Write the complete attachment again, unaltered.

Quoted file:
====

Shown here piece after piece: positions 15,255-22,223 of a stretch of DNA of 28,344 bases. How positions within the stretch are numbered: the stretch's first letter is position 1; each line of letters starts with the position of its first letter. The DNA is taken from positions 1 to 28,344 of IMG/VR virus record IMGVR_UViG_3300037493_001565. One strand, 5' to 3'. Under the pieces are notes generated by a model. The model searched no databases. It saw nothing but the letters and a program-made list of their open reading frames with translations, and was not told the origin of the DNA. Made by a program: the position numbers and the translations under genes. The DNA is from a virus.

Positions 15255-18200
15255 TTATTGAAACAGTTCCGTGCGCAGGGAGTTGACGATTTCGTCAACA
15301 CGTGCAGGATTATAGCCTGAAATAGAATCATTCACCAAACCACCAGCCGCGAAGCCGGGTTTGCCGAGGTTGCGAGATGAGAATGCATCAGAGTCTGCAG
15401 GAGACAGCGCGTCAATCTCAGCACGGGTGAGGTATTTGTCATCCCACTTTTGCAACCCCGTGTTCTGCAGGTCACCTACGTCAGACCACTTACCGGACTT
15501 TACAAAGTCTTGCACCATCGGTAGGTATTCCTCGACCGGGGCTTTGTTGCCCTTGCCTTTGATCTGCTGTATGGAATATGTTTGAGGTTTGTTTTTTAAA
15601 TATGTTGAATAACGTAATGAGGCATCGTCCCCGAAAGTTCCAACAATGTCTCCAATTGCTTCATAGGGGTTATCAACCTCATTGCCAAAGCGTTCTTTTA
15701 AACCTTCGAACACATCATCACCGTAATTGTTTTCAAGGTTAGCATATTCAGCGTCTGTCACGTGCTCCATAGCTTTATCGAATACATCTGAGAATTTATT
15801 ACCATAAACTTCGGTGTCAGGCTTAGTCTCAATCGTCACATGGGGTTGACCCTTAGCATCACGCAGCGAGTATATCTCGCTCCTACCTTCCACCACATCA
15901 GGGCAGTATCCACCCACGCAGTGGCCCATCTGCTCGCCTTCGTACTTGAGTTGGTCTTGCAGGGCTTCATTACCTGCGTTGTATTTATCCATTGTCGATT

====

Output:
Shown here piece after piece: positions 15,255-22,223 of a stretch of DNA of 28,344 bases. How positions within the stretch are numbered: the stretch's first letter is position 1; each line of letters starts with the position of its first letter. The DNA is taken from positions 1 to 28,344 of IMG/VR virus record IMGVR_UViG_3300037493_001565. One strand, 5' to 3'. Under the pieces are notes generated by a model. The model searched no databases. It saw nothing but the letters and a program-made list of their open reading frames with translations, and was not told the origin of the DNA. Made by a program: the position numbers and the translations under genes. The DNA is from a virus.

Positions 15255-18200
15255 TTATTGAAACAGTTCCGTGCGCAGGGAGTTGACGATTTCGTCAACA
15301 CGTGCAGGATTATAGCCTGAAATAGAATCATTCACCAAACCACCAGCCGCGAAGCCGGGTTTGCCGAGGTTGCGAGATGAGAATGCATCAGAGTCTGCAG
15401 GAGACAGCGCGTCAATCTCAGCACGGGTGAGGTATTTGTCATCCCACTTTTGCAACCCCGTGTTCTGCAGGTCACCTACGTCAGACCACTTACCGGACTT
15501 TACAAAGTCTTGCACCATCGGTAGGTATTCCTCGACCGGGGCTTTGTTGCCCTTGCCTTTGATCTGCTGTATGGAATATGTTTGAGGTTTGTTTTTTAAA
15601 TATGTTGAATAACGTAATGAGGCATCGTCCCCGAAAGTTCCAACAATGTCTCCAATTGCTTCATAGGGGTTATCAACCTCATTGCCAAAGCGTTCTTTTA
15701 AACCTTCGAACACATCATCACCGTAATTGTTTTCAAGGTTAGCATATTCAGCGTCTGTCACGTGCTCCATAGCTTTATCGAATACATCTGAGAATTTATT
15801 ACCATAAACTTCGGTGTCAGGCTTAGTCTCAATCGTCACATGGGGTTGACCCTTAGCATCACGCAGCGAGTATATCTCGCTCCTACCTTCCACCACATCA
15901 GGGCAGTATCCACCCACGCAGTGGCCCATCTGCTCGCCTTCGTACTTGAGTTGGTCTTGCAGGGCTTCATTACCTGCGTTGTATTTATCCATTGTCGATT